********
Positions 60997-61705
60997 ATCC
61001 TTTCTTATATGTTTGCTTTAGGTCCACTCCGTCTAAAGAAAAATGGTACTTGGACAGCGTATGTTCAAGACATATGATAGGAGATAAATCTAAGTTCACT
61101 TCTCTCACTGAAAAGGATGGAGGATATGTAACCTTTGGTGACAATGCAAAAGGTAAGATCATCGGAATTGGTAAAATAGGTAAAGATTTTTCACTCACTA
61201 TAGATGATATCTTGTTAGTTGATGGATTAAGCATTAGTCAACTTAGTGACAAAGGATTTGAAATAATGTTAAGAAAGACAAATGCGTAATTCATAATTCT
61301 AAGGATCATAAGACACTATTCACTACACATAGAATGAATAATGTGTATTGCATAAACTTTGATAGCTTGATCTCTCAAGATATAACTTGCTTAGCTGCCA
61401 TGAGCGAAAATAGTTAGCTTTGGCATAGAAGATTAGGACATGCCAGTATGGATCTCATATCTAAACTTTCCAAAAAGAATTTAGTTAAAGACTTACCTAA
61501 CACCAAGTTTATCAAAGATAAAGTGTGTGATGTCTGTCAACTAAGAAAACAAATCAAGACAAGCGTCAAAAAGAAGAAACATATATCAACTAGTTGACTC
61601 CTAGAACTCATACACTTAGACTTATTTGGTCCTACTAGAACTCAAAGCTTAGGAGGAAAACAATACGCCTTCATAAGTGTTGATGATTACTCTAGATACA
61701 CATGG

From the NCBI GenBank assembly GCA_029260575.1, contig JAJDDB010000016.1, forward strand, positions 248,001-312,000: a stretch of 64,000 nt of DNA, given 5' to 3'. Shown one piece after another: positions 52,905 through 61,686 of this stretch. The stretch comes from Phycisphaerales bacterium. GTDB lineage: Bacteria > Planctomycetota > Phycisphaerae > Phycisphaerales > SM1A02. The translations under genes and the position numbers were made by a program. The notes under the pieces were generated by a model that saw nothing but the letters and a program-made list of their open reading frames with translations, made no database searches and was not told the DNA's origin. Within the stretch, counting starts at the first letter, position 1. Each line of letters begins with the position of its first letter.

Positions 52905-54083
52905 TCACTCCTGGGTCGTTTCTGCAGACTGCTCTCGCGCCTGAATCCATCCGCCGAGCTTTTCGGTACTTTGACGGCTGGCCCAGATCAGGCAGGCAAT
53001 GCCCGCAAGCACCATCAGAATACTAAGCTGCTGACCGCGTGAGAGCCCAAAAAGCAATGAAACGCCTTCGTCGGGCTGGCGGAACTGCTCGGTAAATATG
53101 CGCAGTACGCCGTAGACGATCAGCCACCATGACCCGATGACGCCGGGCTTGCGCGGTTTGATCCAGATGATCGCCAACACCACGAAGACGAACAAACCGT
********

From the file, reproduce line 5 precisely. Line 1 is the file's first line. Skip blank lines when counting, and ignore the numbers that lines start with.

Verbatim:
61201 TAGATGATATCTTGTTAGTTGATGGATTAAGCATTAGTCAACTTAGTGACAAAGGATTTGAAATAATGTTAAGAAAGACAAATGCGTAATTCATAATTCT